Meanwhile the election countdown gets into the final three weeks.  I might even offer some leafleting time this weekend, another first.  With every passing day my contempt for Elmer Fudd and his cohorts grows; such a danger to Scotland.  Now we have his London bosses on the scene, Edward Testicles adding his tuppence worth, encouraging us to vote for the monkey in the red rosette to send the Westminster government a message.  I ask you, it’s Scotland’s election, and sod all to do with wastemonster and all it’s hype about English only issues such as NHS and tuition fees.  These guys continue to show utter contempt for our parliament in Scotland; even their Scottish members, the dross that they leave here after taking the cream (somewhat soured) to London, fail to understand.  There is only one party that has a real interest in Scotland.  We have two votes, constituency and regional, and they must be use wisely if we are to avoid the nightmare of Elmer.

Meantime the Bradt theme has been announced – Up the Creek – and I could well be.  With a deadline of only five weeks time is short, and a specific research trip is probably not on the agenda.  Now where could i go with that theme in mind?  The Jeweller is keen for another break, but he doesn’t do water, not even to wash his permanently manky paws.  But our on the roads this morning the first crumbs of a tale began to take shape.  It needs to be done from memory, a trip some years ago, with no notes.  Food for thought, and another task to fit in, one which needs a bit of concentration, and not interruptions.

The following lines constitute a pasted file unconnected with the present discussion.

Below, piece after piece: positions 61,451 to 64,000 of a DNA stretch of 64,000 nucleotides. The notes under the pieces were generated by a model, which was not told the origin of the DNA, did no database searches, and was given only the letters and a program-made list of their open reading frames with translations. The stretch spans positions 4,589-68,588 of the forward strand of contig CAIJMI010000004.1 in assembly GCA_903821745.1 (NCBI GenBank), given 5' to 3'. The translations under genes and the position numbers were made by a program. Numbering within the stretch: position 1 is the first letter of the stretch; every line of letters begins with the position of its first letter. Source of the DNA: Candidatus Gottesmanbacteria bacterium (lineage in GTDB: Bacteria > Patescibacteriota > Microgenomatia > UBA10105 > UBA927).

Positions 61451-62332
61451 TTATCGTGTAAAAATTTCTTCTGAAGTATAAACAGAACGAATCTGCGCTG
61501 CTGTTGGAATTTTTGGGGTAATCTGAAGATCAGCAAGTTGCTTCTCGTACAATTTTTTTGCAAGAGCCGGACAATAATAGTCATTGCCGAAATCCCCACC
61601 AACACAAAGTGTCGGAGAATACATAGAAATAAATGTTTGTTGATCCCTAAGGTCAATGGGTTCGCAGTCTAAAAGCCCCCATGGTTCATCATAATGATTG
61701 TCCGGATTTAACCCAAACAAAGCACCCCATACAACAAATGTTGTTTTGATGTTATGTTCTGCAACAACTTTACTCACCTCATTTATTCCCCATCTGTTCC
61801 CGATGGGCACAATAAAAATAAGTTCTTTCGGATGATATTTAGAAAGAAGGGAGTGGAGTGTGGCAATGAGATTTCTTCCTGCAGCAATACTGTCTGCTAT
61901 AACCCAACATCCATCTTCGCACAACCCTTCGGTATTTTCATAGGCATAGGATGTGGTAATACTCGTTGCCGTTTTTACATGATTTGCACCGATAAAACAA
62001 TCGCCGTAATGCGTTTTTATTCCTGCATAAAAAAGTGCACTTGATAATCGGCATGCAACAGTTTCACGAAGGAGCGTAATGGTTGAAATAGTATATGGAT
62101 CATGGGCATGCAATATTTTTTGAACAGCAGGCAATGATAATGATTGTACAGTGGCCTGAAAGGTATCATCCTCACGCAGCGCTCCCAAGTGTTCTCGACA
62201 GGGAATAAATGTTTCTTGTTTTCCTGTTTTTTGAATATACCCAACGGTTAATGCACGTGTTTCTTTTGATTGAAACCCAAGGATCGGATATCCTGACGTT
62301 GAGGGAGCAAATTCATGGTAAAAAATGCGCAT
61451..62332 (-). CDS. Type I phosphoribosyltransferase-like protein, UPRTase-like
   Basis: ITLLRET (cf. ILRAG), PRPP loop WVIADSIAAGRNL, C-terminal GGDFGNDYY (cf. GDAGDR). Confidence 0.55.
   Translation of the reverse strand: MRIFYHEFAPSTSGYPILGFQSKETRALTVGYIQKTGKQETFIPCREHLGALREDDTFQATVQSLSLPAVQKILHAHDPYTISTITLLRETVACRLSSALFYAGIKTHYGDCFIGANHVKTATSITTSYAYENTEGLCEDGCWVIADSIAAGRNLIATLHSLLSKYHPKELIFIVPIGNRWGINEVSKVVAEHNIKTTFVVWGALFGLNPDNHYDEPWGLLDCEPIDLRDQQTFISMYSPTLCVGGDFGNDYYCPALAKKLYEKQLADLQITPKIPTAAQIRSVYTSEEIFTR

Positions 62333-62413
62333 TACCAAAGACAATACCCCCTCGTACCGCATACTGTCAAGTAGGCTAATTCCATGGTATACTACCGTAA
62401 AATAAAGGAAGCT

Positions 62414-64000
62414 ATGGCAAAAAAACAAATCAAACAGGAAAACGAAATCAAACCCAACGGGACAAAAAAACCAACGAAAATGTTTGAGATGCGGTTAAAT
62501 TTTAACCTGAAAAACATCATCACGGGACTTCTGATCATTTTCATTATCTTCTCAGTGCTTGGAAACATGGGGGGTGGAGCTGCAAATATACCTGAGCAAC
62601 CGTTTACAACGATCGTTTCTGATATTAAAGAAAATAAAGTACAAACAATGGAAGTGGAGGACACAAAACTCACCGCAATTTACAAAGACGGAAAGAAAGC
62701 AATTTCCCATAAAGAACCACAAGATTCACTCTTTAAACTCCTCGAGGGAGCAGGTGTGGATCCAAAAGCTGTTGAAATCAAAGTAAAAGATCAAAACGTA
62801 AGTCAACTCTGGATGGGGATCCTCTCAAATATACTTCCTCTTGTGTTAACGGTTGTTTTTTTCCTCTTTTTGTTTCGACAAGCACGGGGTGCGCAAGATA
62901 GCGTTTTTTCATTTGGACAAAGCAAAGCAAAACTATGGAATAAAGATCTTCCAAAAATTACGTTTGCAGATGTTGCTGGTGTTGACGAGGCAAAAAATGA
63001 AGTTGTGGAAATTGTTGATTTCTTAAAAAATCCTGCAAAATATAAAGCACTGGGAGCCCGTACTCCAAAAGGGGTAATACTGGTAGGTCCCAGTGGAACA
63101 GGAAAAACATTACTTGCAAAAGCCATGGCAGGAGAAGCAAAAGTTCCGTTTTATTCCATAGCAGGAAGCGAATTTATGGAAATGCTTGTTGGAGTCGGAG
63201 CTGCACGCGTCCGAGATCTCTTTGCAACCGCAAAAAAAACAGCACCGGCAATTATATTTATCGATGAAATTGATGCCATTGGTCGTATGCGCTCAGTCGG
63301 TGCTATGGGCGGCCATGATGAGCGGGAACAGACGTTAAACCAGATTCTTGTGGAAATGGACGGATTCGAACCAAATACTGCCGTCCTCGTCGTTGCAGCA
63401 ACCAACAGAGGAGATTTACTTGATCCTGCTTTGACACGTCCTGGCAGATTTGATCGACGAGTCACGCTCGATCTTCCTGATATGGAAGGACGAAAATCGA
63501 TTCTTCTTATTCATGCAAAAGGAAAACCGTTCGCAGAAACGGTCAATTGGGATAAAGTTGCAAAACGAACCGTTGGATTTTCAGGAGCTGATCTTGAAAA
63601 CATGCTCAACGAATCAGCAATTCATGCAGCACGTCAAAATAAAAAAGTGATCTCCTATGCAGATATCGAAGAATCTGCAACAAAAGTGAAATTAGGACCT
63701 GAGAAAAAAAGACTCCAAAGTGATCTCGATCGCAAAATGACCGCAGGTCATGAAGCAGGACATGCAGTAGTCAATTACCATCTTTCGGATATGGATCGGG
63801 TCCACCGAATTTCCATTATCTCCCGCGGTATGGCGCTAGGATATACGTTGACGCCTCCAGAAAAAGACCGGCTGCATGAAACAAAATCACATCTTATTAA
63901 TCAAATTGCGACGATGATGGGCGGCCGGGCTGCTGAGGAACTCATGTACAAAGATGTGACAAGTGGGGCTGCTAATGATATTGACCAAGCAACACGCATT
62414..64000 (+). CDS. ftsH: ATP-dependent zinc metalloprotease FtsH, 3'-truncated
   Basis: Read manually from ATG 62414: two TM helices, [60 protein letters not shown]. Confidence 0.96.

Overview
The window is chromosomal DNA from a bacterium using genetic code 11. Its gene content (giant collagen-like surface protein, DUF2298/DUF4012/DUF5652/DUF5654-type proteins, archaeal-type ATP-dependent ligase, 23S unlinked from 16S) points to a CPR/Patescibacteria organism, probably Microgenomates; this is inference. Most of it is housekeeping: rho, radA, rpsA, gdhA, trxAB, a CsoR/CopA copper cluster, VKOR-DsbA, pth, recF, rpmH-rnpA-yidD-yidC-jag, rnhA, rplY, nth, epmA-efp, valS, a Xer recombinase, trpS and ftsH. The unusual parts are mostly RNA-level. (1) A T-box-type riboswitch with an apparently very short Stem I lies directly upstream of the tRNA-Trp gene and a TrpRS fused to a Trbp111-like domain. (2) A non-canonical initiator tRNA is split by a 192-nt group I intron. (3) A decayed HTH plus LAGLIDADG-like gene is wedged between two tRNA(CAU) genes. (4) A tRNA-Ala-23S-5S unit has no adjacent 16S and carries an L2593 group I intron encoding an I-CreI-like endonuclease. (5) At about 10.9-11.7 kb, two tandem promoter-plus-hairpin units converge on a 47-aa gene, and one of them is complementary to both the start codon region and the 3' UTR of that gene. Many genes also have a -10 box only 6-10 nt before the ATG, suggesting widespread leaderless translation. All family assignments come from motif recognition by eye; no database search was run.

So in the absence of that all important gene, we need some time management, and to switch off the other distractions, and the radio, and the politcal news and blogs, and the telephones, the emails too……..